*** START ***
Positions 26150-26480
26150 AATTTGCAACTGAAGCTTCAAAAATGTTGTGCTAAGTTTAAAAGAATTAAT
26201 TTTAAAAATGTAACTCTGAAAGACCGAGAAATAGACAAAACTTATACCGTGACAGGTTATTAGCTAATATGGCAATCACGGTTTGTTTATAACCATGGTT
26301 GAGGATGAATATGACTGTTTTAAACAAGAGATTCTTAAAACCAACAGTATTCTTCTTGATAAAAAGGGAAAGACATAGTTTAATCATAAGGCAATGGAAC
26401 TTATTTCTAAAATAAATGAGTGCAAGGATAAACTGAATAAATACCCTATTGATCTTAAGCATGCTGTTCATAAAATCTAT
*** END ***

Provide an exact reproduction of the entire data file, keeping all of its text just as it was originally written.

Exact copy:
Positions 26150-26480
26150 AATTTGCAACTGAAGCTTCAAAAATGTTGTGCTAAGTTTAAAAGAATTAAT
26201 TTTAAAAATGTAACTCTGAAAGACCGAGAAATAGACAAAACTTATACCGTGACAGGTTATTAGCTAATATGGCAATCACGGTTTGTTTATAACCATGGTT
26301 GAGGATGAATATGACTGTTTTAAACAAGAGATTCTTAAAACCAACAGTATTCTTCTTGATAAAAAGGGAAAGACATAGTTTAATCATAAGGCAATGGAAC
26401 TTATTTCTAAAATAAATGAGTGCAAGGATAAACTGAATAAATACCCTATTGATCTTAAGCATGCTGTTCATAAAATCTAT